The 21st Century Teaching Project Findings (Part 2) Seann Dikkers 3/1/12 This post is part of an ongoing series abridged from the 21st Century Teaching Project (21CTP) – a study of expert professional development trajectories and digital age practice. Let’s assume that the goal of teacher training and professional development (PD) is to prepare teachers with powerful models, tools, and pedagogies that will inform expert practice over a career. If so, the 21CTP is designed to help us as a community, 1) hear from 39 award winning teachers, and 2) ask relevant questions about how to study and design teacher training and PD in the coming years.
Professional Trajectories Schools face many challenges, yet they are ripe with potential to embrace 21st Century skills and technologies. With new digitally mediated learning opportunities, we can learn much from those that are innovating early and often with 21st century technologies. The 21st Century teaching project (21CTP) is an effort to once again look closely at innovative practitioners for their professional development trajectories that brought them to practices we want to see much more of. These early adopters are easy to recognize, and when we track their professional growth.
I’ve embarked on a project to capture and share all of the ways I use games in the classroom. In the Style of Tom Barrett’s Interesting Ways Series – a collection of Interesting Ways to use Games in the Classroom. It is still a work in progress – many more ideas and presentation to come on this page of my site – but please add your ideas to the presentations. The first – Interesting Ways to Use Endless Ocean – please add to it – it is very much open and can only get better with more ideas <p style="text-align:right;color:#A8A8A8"></p>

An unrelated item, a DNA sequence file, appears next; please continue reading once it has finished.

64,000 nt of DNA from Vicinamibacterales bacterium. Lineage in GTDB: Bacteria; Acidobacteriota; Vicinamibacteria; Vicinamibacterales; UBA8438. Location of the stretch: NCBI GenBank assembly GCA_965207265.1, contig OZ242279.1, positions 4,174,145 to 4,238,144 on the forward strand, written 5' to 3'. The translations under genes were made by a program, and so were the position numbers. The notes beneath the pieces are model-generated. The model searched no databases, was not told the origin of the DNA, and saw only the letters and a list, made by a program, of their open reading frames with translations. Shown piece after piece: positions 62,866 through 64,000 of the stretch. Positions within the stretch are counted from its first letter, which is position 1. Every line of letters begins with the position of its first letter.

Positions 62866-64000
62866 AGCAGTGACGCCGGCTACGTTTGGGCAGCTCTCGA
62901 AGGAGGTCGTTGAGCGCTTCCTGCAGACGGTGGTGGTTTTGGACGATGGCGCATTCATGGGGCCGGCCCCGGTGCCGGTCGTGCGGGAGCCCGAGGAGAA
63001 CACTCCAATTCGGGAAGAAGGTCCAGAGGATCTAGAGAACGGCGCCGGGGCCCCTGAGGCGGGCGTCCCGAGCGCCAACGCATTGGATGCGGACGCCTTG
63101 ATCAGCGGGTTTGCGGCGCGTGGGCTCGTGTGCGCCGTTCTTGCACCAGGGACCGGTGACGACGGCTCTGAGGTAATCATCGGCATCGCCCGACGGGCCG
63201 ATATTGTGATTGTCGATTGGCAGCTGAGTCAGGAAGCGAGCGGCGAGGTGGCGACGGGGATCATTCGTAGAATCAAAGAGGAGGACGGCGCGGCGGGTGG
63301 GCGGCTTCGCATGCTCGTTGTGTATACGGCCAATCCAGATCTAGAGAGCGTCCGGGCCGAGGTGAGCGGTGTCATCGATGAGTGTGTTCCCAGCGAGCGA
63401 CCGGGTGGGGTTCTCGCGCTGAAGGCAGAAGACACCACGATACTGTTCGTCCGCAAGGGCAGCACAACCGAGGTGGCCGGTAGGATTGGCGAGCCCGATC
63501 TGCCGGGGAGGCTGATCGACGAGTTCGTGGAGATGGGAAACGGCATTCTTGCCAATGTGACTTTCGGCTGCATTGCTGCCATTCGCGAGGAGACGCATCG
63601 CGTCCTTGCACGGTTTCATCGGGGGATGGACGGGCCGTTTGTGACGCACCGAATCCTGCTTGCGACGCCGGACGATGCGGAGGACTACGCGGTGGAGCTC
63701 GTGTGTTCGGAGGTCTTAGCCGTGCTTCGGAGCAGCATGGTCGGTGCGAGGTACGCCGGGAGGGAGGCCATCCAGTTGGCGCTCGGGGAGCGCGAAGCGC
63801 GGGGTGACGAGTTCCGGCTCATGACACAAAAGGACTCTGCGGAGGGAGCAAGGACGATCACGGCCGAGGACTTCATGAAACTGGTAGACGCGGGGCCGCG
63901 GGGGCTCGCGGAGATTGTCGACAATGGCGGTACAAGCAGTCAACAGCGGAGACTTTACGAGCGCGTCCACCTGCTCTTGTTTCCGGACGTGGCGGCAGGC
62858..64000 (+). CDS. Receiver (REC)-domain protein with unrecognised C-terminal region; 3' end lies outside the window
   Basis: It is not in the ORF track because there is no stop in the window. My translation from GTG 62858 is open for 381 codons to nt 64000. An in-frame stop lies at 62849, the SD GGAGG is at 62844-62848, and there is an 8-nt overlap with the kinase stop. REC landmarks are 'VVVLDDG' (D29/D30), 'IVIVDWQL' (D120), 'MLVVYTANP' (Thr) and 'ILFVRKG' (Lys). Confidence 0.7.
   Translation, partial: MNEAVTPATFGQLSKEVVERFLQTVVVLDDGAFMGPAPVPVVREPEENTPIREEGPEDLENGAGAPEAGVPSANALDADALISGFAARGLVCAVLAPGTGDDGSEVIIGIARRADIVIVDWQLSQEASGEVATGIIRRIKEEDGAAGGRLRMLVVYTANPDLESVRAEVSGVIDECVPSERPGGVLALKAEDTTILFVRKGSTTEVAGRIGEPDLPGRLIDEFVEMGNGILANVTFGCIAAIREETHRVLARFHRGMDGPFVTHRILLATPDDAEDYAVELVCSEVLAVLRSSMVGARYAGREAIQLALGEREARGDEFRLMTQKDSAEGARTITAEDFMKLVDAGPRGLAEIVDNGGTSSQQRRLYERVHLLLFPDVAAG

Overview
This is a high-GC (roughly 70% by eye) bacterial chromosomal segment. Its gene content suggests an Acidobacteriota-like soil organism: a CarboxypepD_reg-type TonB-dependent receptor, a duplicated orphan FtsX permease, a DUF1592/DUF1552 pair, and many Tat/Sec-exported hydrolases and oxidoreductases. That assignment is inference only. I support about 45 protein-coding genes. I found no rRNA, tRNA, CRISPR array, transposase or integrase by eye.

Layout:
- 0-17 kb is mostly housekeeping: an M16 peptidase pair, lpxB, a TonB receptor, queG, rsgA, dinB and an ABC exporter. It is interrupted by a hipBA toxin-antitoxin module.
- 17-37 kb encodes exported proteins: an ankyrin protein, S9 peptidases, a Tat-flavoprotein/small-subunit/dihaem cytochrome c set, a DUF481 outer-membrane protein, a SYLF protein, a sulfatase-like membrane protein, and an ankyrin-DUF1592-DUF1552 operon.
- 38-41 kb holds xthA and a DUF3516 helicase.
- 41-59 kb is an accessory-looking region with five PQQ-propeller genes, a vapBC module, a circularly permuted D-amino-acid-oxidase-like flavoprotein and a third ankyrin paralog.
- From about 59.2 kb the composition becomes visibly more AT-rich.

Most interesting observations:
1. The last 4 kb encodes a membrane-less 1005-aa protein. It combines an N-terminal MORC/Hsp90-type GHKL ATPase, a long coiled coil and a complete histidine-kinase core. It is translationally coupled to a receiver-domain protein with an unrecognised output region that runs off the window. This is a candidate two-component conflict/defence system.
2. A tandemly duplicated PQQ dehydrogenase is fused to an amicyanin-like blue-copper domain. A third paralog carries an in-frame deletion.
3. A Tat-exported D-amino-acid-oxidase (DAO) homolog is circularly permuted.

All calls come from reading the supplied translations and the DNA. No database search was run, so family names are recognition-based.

Wallwisher was the first online application that let you easily place virtual post-it notes on a virtual corkboard or bulletin board, and allow you to post text, images, and/or videos on them. This kinds of apps have many uses. I particularly like them for easy social bookmarking (my students, for example, post their favorite language-learning games on them so their classmates can try them out. I also have students use them to supplement inductive data sets (a series of pieces of information about a topic( they have categorized in the classroom. Once they categorize the information, they write a summary sentence about each category and find an image that goes with it.
Listen A few weeks ago I worked and attended North Carolina's ISTE affiliate conference. I opened the NCTIES conference with a breakfast keynote address and Marc Prensky closed it with a luncheon keynote the next day.
As mobile learning becomes more and more prevalent, we must find effective ways to leverage mobile tools in the classroom. As always, the tool must fit the need. Mobile learning can create both the tool and the need.